Flesh or Stone deserves special mention, for Christine Demuth takes an argument that seems too serious for its subject and allows the audience to slowly realize more is motivating this disagreement than the love of a great artist. As Hunter (Rachel Reckling) starts to question if art is really worth all of this emotion and comes to realize Cora (Mani Yangilmau) is, possibly unknowingly, discussing her rape, the audience is taken through having to re-process all of the outstanding acting Mani Yanglimau has been using to portray a victim we were ignoring, up until this point. The story is a trip back to the darker side of the play series, but rather than reflecting on a political issue or building to ultimate shock, we have been lead somewhere closer to home, where the erratic behavior around us might be a symptom of something bigger. Both actresses deserved their applause, as did Amanda J. Halcott for positioning them in a way that emphasized the consoling and the hiding of Cora’s shame, despite facing squarely upstage.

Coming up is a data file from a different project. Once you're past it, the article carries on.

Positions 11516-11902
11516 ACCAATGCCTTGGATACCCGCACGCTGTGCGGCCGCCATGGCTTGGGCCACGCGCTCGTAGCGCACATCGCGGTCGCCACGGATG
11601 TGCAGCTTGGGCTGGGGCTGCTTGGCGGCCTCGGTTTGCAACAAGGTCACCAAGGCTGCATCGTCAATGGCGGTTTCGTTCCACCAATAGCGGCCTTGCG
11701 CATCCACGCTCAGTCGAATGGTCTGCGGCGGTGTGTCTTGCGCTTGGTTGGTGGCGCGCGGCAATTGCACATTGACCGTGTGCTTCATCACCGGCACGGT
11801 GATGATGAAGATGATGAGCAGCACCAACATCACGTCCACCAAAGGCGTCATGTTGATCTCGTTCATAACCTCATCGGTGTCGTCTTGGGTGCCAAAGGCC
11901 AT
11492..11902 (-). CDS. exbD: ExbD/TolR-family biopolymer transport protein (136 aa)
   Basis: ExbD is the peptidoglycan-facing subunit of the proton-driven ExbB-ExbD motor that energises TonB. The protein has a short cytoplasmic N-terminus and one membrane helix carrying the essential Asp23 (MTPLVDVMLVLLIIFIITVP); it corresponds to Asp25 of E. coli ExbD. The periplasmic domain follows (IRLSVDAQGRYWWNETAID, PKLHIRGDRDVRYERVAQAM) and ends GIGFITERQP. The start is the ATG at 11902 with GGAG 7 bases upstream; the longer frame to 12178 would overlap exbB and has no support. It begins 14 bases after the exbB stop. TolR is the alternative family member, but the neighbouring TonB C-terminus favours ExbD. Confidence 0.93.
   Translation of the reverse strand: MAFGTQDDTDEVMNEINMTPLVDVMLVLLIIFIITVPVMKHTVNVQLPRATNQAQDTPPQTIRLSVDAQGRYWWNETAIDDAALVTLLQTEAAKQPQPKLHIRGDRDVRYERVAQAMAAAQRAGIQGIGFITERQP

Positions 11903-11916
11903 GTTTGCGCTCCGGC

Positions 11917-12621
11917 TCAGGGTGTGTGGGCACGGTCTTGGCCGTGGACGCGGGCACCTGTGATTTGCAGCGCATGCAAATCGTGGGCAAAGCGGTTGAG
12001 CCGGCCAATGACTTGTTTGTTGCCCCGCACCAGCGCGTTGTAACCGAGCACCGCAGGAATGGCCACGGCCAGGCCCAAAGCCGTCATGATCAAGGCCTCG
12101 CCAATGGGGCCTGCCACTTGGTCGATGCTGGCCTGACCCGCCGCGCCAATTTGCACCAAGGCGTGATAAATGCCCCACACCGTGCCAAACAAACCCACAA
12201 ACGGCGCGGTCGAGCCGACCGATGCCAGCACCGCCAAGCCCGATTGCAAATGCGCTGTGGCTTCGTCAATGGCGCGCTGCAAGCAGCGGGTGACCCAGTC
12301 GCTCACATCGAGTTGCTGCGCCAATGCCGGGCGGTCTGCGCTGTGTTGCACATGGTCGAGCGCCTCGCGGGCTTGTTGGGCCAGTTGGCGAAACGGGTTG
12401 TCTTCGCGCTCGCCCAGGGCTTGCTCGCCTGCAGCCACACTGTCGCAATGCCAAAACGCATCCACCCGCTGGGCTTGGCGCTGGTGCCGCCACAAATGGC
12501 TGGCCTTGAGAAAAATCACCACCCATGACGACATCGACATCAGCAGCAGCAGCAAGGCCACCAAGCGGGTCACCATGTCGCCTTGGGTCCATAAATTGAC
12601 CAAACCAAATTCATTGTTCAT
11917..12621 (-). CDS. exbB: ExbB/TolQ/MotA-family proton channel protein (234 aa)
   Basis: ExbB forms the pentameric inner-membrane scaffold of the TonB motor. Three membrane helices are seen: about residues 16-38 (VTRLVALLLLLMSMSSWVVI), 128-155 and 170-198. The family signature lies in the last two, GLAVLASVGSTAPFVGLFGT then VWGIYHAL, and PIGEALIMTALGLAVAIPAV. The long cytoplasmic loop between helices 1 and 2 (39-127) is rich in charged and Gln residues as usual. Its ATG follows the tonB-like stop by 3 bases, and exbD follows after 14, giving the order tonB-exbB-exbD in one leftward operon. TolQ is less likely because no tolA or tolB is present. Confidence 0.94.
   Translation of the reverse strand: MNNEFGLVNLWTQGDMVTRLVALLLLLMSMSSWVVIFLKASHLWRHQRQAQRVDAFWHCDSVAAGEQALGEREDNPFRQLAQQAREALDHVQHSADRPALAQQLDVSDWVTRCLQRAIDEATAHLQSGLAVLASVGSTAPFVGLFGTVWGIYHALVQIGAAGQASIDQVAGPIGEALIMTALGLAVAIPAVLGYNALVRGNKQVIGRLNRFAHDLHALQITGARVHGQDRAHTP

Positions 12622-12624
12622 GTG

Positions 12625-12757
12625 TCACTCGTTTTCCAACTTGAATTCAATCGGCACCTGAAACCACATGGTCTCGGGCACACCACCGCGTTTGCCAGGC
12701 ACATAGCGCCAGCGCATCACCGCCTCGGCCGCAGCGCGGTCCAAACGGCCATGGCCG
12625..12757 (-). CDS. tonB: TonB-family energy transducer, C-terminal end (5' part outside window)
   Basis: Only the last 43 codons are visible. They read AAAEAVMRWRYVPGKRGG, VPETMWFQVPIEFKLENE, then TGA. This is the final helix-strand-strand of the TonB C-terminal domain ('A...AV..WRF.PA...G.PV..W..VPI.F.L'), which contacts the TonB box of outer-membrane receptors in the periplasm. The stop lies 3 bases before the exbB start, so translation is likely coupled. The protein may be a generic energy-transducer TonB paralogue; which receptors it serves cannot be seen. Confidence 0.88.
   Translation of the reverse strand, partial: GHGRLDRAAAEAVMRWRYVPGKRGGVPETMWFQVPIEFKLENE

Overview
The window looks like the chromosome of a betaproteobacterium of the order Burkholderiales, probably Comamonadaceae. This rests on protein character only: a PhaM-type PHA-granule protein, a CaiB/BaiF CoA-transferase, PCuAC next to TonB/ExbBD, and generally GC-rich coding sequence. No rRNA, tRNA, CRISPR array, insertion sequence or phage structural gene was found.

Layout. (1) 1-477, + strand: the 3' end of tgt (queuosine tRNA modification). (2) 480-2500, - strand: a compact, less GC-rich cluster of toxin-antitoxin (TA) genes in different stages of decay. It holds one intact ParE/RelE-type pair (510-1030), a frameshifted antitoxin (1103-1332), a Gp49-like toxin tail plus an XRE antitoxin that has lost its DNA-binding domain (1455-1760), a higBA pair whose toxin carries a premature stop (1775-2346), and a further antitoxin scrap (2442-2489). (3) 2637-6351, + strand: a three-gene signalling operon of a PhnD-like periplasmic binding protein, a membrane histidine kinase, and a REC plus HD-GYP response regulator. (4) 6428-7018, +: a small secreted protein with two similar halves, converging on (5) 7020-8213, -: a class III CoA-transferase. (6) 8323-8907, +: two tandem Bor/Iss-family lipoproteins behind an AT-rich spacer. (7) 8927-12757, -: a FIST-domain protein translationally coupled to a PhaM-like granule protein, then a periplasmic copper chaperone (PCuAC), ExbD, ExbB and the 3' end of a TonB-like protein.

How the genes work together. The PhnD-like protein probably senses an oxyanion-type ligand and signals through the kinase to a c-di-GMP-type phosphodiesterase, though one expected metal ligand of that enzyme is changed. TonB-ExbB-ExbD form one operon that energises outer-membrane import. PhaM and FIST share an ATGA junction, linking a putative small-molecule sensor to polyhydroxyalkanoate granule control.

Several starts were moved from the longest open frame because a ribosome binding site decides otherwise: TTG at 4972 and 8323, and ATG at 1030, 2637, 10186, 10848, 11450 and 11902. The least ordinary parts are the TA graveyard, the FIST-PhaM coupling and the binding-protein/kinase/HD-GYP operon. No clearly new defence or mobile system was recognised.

The show’s penultimate play, World Leader by Tyrone Chapman & Archie D. Williams Jr., injected a palette cleansing burst of political humor à la pumpkin colored flesh, and the final 10 minutes brought us full circle as the crowd was treated to a closing burst of high energy arguing between a believer, atheist, and a deity seeking to validate their own existence in the way many people do, by asking others for their opinion, in Mind of God by Jack L. B. Gohn. Huth, the cast, and everyone involved did an excellent job of conveying many small pieces as a single, cohesively entertaining experience very much worth the time and the discussion afterward, if you attend with a friend.
Running Time: 2 hours with one intermission
Variations on Myth is a Rapid Lemon Production playing through May 26, 2019 at Baltimore Theatre Project— 45 W. Preston Street in the Mt. Vernon district of Baltimore City, MD. Tickets can be purchased at the door or in advance online.